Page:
It´s the Year of the Rabbit, You Stupid Ox! (Time To Travel To China)
On February 3rd, the Tiger stepped aside to make way for the Year of the Rabbit. When he did, something surprising happened. People seemed to actually care about it. I can´t recall another Chinese New Year really capturing everyone´s attention quite like The Rabbit has. I could not log onto my Twitter account without constant Rabbit references.
In conversations people talked about rabbits. Bugs Bunny was mentioned. Even the intrepid Editor-in-Chief of The Expeditioner was not immune to the pull of the Rabbit when he wrote this in an email, “Great page view count this month. 2011 is indeed the year of the Rabbit!” To which I could not help but reply, “Silly Matt, page hits are for kids.”
As we enter the first stages of The Year of the Rabbit, I remember my own year of the rabbit. If you´ll allow my ADHD run wild for two paragraphs, I´ll explain.
When I was a little boy of eight years old, two rabbits entered my life. One hopped, the other crawled. One was named Hopper, the other Crawler. Hopper was a pet store pedigree rabbit kept in a cage made from a squirrel trap. Hopper lived alone in his cage until the day we found the wild rabbit. We found Crawler crawling in a field. He was crawling because his hind legs, and possibly his back, had been broken. Likely, he had been in a car accident. We took Crawler home to live with Hopper.
I first imagined that Hopper would welcome her crippled kin and willingly share her pellets. Instead, hopper looked at crawler as a suburban house wife might look at a crack whore — she ignored Crawler with utter disdain. No one in my family knows what happened that night. But the next morning Crawler was dead and Hopper innocently drank from her water bottle. She looked naively blameless as only a murderous bunny can. That morning my brothers and I learned an important lesson about rabbits and life: just because they both have floppy ears, doesn´t mean they´ll like each other.
But returning to the Chinese New Year. For me all this buzz about rabbits, and by association, China, comes at an opportune time. It comes as I am toying with the idea of making a trip to China. To fertilize the idea, I´m reading J. Maarten Troost´s Lost On Planet China.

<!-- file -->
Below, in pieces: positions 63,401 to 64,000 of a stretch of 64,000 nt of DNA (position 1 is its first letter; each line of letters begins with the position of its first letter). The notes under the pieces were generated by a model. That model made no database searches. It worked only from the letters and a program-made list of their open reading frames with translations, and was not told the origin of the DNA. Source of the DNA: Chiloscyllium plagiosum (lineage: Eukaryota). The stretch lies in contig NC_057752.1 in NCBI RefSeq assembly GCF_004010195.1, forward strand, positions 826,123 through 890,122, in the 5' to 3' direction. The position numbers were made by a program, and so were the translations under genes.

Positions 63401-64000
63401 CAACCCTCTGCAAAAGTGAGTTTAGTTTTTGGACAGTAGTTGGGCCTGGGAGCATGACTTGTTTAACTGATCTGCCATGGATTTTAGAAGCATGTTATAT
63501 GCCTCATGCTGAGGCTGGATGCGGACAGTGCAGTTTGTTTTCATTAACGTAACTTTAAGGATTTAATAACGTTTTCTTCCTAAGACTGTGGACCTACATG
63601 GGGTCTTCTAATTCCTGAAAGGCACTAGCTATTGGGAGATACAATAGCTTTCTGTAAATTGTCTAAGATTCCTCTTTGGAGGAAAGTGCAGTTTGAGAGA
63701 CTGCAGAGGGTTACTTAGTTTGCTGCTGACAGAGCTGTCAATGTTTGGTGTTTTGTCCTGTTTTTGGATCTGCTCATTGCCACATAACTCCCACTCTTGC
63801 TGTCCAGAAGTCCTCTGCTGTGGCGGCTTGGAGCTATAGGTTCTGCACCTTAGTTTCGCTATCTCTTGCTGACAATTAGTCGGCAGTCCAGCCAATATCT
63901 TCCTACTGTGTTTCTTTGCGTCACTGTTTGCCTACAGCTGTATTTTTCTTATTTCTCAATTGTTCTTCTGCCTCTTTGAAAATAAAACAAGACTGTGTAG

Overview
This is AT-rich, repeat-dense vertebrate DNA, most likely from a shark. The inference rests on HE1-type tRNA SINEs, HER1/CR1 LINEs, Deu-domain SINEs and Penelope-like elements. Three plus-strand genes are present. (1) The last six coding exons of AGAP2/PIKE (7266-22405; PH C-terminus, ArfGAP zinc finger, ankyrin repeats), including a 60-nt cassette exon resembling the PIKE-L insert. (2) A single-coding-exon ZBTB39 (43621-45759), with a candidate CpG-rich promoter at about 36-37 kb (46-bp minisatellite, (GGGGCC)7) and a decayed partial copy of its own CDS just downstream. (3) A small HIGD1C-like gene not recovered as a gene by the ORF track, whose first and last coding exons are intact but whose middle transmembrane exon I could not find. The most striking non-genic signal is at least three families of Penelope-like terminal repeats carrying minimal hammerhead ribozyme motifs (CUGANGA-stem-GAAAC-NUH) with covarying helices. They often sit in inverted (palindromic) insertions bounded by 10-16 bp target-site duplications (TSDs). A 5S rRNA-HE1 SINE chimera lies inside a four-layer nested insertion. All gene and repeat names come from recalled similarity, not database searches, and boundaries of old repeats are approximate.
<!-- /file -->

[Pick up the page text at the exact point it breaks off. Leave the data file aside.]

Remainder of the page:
Troost is most known for his travel book The Sex Lives of Cannibals, but he does a good job with China, providing historical contexts for his frequent humorous observations. Like a good traveler should, he approached China with the awe the most populous country on the planet deserves. Napoleon once remarked that, “Let China sleep, for when she wakes, she will shake the world.” And in the Year of the Rabbit, the world is shaking and China waiting for travelers to breach its walls and catch a glimpse of the other world that the Middle Kingdom represents.
Troost´s book, the excitement of the new year, my own childhood memories of rabbits; all this made me excited about China. Riding this wave, I searched for my own Chinese Zodiac sign. I waited for my third-world internet service to yield results. Would I be a Tiger? Did I dare dream as lofty as Dragon? I could settle for Snake, and a part of me hoped for Monkey.
It turns out I am an Ox. An Ox. I am a stupid, stupid Ox. According the description of Ox, I am sedulous (which is a nice way of saying I´m slow), simple and straightforward. I am obstinate and a poor communicator. That bodes well for a writer. Also, apparently Oxes who are “Leaders in their career may not discover their abilities.” So basically I might be awesome at things that I´ll never discover. As far as anyone knows I might be an amazing snow blower repair man (not that there’s anything wrong with that). I could be the world´s best snow blower repairman, but I will never discover this ability because I am a stupid Ox.
If all this was poorly communicated, remember that I am after all, only an Ox. But this Ox is still going to plan a trip to China. If only to have a word with whoever is in charge of assigning animals. It´s a long shot, but I want my animal changed.
So as we start to get comfortable with The Year of the Rabbit, I am just where a good traveler likes to be — planning a trip. Asia is on my radar simply because I have not been there. So I´m reading up on it to discover it before I go. But like an open itinerary, things could still change. Some other corner of the world could call, some friend could lure me to her corner of the globe (her because, well, nevermind), or some other place could suddenly stand out on the world map comforter I wrap myself in every night. It´s a big comforter. Oxes are huge.
About the Author
Luke Maguire Armstrong lives in Guatemala directing the humanitarian aid organization, Nuestros Ahijados. His book of poetry, iPoems for the Dolphins to Click Home About (available for sale on Amazon.com) is especially enjoyed by people who “don’t read poetry.” (@lukespartacus)